Although there is no universal definition of mental workload, it is typically seen as the amount of operator resources that is required to meet task demands . Mental workload related problems have been described as being responsible for the majority of road traffic accidents  with both high and low levels causing insufficient perception and attention [42–44] which in turn leads to driver error; a factor that is accountable for up to 90% of accidents [45,46]. High levels of mental workload can also be linked to young novice accidents in that for inexperienced drivers operating a vehicle is not an automatic task. In contrast, experienced drivers have acquired more effective automation through practice. Therefore, driving induces a higher level of mental workload for novices compared to more experienced drivers . As with inhibitory control, neuroimaging techniques have demonstrated increases in PFC activation with increases in mental workload . After a certain threshold further increases in workload lead to poorer performance and decreases in PFC activity . This threshold can further explain young novice accidents in that reduced activation may be associated with reduced capacity  and also a significantly lower threshold, meaning that errors occur more frequently.
The current research examined the PFC activation of this at risk young driver population during driving tasks which were designed to manipulate mental workload and inhibitory control levels. This was done with simulated following and overtaking driving tasks and using functional near infrared spectroscopy (fNIRS) to measure PFC activity.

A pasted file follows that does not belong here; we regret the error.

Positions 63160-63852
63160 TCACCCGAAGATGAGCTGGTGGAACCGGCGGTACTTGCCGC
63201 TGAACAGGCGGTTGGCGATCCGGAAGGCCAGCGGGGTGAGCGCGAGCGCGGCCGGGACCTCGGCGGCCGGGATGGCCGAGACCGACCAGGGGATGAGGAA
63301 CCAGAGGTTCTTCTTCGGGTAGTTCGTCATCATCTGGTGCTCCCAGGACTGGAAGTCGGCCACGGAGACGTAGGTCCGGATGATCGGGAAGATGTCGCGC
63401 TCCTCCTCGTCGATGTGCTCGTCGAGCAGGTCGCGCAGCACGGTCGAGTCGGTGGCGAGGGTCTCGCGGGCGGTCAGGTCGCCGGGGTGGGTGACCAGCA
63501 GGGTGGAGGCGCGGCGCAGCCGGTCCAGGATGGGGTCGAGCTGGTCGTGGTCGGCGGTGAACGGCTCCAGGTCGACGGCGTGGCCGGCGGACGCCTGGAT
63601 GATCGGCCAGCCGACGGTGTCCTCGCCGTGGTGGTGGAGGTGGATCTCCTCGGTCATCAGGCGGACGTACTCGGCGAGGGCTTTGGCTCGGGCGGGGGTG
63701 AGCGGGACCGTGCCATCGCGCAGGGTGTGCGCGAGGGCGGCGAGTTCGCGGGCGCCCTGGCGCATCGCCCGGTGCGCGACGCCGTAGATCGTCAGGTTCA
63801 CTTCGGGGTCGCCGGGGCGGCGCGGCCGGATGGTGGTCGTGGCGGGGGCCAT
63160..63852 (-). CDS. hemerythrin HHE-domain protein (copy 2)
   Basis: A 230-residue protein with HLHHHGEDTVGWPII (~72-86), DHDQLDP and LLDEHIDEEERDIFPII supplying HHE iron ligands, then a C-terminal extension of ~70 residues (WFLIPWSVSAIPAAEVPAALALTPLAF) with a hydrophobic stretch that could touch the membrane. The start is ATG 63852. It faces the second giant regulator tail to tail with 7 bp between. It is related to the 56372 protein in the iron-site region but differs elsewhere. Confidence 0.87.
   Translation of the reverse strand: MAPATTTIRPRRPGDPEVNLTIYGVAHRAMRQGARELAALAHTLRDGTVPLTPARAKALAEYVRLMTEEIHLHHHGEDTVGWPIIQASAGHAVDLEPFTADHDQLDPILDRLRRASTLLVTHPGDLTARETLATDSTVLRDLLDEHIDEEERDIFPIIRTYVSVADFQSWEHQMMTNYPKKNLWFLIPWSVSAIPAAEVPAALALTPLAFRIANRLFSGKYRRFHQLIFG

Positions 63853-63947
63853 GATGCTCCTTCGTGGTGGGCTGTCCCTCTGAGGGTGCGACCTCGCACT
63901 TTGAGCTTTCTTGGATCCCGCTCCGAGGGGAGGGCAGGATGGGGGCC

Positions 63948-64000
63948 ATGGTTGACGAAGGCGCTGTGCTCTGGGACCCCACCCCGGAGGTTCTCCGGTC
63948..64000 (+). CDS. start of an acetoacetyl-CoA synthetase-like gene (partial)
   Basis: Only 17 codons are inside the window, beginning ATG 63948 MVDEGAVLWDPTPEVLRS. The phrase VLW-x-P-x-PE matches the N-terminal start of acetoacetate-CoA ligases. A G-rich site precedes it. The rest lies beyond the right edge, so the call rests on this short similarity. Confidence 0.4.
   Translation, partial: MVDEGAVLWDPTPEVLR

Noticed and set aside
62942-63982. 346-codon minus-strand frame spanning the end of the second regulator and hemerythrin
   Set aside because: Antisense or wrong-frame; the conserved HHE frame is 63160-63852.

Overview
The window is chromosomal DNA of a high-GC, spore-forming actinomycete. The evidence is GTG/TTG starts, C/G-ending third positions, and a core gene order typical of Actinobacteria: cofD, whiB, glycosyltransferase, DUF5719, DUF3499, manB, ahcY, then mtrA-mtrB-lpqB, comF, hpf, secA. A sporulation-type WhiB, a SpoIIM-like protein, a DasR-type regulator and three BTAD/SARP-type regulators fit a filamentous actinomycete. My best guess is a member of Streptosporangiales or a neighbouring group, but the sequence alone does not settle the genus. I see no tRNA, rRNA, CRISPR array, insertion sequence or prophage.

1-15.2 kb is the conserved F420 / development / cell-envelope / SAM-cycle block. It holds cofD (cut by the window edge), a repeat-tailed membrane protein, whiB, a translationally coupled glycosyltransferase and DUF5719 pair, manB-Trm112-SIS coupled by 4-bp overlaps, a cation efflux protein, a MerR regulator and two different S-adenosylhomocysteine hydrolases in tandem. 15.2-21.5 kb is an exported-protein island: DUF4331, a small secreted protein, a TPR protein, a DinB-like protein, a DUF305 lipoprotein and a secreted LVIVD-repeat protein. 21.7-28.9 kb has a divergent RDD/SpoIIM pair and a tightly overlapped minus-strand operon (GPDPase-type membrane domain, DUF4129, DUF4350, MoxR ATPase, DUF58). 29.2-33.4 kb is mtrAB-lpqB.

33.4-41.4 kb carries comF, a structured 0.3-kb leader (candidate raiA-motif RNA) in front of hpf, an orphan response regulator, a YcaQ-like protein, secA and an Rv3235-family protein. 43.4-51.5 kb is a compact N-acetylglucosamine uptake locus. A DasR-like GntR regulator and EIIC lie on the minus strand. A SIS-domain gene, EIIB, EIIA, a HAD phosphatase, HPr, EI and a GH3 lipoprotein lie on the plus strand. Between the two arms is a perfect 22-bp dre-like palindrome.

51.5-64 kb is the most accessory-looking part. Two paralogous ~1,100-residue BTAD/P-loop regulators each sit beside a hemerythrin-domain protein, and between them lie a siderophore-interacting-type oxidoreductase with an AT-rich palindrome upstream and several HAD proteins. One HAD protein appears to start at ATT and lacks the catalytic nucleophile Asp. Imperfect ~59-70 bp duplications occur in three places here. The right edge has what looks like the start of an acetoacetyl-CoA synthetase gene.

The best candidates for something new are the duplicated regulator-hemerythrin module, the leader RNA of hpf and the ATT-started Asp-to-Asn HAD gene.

Brain activity during driving has previously been measured using a range of techniques including functional magnetic resonance imaging (fMRI) and positron emission tomography (PET). However, these methods typically require participants to be in a supine position. Along with the high sensitivity for motion artefacts these techniques pose issues when attempting to create realistic driving scenarios. In contrast fNIRS is an extremely portable technique which can be used in both simulated and real world driving; is more robust to issues such as motion artefacts  and has a higher temporal resolution when compared to a number of other techniques including fMRI and PET. fNIRS is a functional neuroimaging technique which has been used extensively to record changes in brain activation as measured by changes in the concentration of oxygenated and deoxygenated haemoglobin. This is based on their different absorption spectra of near infrared light and with respect to a resting baseline condition. Evidence of an association between haemoglobin levels and white matter  suggests that the developmental brain changes discussed earlier may also be evident in changes in haemodynamic concentration as measured by fNIRS. More specifically, fNIRS has been used to show that increases in prefrontal activation are associated with increases in development [24,52] such associations have also been found using fMRI .
Research using this technique provides further support for the activation of the PFC as a result of mental workload  and inhibitory control  manipulations. However, much of this research does not use naturalistic tasks and none has focused on differences in PFC activity specifically within the young novice driver category which may be an additional accident risk factor for this population.
Accordingly, a number of predictions were made: with respect to PFC activity; younger drivers will have less PFC activation than older drivers and inhibitory control and mental workload increases will be associated with increases in PFC activity. With respect to driver behaviour young drivers will overtake more than older drivers and male drivers will overtake more than female drivers, consistent with the increased risks seen in young male populations. Here we report our findings that PFC activation differed as a result of manipulations of driver age and task demands.